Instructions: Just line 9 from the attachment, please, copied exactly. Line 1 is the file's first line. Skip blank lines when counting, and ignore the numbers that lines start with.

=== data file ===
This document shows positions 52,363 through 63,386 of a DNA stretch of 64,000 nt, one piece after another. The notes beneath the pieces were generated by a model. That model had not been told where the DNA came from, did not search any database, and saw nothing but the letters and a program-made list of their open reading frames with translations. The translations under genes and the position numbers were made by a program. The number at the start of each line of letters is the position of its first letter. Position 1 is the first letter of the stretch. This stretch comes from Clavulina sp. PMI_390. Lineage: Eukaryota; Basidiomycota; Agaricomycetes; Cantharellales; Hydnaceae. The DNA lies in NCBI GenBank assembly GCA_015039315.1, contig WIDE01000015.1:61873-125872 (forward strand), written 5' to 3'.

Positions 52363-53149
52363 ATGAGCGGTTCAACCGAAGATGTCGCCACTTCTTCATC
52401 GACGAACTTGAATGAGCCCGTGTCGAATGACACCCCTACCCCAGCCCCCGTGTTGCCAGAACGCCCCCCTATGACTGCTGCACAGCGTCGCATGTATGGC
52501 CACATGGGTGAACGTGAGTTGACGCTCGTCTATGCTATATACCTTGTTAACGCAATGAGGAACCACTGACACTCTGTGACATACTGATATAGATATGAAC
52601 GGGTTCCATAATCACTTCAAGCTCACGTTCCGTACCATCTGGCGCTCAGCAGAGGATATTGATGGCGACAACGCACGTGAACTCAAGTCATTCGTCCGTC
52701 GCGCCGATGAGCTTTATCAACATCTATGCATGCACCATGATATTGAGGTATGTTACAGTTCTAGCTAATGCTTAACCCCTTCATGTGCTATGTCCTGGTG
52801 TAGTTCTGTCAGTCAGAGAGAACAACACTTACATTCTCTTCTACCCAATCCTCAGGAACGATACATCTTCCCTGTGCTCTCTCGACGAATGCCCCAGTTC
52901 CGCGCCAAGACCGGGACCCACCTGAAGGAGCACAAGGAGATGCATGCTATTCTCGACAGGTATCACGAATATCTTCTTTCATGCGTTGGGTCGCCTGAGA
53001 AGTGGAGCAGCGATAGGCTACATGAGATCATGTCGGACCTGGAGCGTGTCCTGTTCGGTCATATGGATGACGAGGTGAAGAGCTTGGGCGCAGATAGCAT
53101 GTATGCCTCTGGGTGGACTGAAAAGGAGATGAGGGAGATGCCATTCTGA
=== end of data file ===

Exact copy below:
52901 CGCGCCAAGACCGGGACCCACCTGAAGGAGCACAAGGAGATGCATGCTATTCTCGACAGGTATCACGAATATCTTCTTTCATGCGTTGGGTCGCCTGAGA